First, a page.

MAR 10, 2024 12:11 PM PDT

Adverse Childhood Experiences Linked to Adult Psychiatric Disorders

WRITTEN BY: Annie Lennon

Adverse childhood experiences (ACE's) are linked to an increased incidence of psychiatric disorders in adulthood. The corresponding study was published in JAMA Psychiatry

Previous research indicates that exposure to ACE's is linked to negative mental health outcomes in adulthood. As ACEs and psychiatric disorders cluster in families, however, it remains relatively less known to what extent familial confounding contributes to links between ACEs and clinically confirmed adult psychiatric disorders. 

In the present study, researchers explored this topic by analyzing data collected from twins raised in the same household with different experiences of abuse. Examining twins in this way allowed the researchers to assess how much increased risk for psychiatric disorders was attributable to ACE's and how much to genetic and environmental factors. 

For the study, the researchers analyzed Swedish healthcare data from 25, 252 adult twins aged between 18 and 47 years old. Data included questionnaire responses detailing ACEs, including family violence, emotional abuse or neglect, physical neglect, physical abuse, sexual abuse, rape, and hate crime. The researchers also included data on participants' clinical diagnoses of psychiatric disorders, including depression, anxiety, stress-related disorders, and alcohol or drug misuse. 

Altogether, they found that 9, 751 individuals, or 38.6% of the cohort, reported at least one ACE. After analyzing the data, they found that more ACEs correlated with an increased likelihood of any psychiatric disorder. They additionally found that individuals exposed to sexual abuse had an increased likelihood of any clinically confirmed psychiatric disorder when compared to those who had no exposure.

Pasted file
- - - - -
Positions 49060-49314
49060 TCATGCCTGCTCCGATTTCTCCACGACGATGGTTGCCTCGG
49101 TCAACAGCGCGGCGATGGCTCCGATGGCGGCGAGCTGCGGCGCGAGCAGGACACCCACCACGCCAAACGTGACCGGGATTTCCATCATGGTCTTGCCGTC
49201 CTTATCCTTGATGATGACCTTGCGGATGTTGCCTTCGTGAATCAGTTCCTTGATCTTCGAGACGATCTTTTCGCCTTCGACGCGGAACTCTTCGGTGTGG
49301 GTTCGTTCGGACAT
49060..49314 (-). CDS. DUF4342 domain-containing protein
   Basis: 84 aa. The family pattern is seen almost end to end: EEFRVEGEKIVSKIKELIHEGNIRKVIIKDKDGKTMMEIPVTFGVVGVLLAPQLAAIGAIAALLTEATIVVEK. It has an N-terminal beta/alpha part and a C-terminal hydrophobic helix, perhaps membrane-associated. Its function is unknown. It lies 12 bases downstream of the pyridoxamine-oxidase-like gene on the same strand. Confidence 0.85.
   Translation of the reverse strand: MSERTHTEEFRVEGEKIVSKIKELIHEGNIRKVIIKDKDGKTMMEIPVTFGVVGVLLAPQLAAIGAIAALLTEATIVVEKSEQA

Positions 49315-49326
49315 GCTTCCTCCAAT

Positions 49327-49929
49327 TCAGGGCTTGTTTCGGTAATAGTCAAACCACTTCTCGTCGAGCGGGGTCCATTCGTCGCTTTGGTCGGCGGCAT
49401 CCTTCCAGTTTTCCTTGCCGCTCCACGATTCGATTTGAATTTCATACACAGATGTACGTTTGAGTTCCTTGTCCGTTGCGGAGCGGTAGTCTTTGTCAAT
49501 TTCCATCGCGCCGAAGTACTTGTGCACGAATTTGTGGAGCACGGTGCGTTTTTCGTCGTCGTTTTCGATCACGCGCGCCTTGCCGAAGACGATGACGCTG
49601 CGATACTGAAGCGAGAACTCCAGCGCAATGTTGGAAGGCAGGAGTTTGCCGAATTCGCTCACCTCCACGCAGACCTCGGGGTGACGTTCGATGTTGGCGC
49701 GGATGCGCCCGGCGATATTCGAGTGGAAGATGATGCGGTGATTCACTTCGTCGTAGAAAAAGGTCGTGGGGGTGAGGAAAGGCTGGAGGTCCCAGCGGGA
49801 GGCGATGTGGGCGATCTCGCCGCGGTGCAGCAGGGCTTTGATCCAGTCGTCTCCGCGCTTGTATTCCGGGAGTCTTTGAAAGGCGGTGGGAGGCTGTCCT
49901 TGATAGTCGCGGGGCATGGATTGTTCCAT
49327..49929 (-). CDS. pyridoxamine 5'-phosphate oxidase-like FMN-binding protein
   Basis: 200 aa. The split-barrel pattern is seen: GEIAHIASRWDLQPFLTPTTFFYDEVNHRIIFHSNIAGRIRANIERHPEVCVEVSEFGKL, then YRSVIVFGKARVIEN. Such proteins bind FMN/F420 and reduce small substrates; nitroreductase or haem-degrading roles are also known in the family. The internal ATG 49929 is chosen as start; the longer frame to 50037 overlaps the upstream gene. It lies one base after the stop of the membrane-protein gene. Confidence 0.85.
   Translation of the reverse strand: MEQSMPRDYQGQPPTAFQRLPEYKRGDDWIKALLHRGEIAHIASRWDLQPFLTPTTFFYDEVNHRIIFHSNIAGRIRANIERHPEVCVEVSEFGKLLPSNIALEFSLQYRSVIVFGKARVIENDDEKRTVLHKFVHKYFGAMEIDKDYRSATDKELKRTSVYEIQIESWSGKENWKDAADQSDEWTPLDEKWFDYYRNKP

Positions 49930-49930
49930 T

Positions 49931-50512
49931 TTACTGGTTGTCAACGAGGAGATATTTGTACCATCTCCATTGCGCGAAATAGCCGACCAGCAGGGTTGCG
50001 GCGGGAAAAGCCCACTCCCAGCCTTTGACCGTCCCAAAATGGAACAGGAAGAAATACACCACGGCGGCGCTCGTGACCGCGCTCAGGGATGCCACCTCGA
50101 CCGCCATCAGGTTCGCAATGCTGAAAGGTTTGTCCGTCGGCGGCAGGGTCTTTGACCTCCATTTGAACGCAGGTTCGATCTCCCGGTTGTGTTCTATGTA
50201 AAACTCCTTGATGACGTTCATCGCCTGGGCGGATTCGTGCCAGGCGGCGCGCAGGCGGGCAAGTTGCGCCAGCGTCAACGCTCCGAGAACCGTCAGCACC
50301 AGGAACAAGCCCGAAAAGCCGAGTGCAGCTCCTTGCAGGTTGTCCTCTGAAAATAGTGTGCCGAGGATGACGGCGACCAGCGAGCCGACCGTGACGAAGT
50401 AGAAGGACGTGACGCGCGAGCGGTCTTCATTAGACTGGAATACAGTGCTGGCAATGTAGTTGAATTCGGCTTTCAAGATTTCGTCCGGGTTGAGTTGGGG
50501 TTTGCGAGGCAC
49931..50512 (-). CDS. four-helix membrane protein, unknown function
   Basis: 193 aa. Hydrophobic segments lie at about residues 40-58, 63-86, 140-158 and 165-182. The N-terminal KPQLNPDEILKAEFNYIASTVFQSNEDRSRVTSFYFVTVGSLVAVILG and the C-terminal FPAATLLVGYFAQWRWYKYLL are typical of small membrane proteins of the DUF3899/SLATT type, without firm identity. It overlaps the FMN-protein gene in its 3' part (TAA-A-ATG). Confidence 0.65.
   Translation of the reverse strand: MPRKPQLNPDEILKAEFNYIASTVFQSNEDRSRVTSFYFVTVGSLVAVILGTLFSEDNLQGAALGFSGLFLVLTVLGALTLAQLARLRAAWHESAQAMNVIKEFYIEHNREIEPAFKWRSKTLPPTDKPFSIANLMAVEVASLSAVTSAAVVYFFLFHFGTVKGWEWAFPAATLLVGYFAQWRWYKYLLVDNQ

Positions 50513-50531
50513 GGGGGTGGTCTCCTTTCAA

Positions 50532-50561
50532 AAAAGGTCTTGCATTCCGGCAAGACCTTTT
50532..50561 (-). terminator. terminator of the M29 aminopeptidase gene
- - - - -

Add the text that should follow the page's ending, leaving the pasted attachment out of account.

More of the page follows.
"Now we can show that the increased risk of mental health problems after adverse childhood experiences can be partly explained by factors shared by family members, such as genetic factors or factors in the childhood environment," said first author of the study, Hilda Björk Daníelsdóttir, a doctoral student at the University of Iceland and visiting doctoral student at the Institute of Environmental Medicine at Karolinska Institutet, in a press release

"I hope that our study can raise awareness of childhood circumstances as possible causes of psychiatric disorders in adulthood and how to best address them,' she concluded. 


Sources: Neuroscience NewsJAMA Psychiatry

About the Author
Bachelor's (BA/BS/Other)
Annie Lennon is a writer whose work also appears in Medical News Today, Psych Central, Psychology Today, and other outlets.
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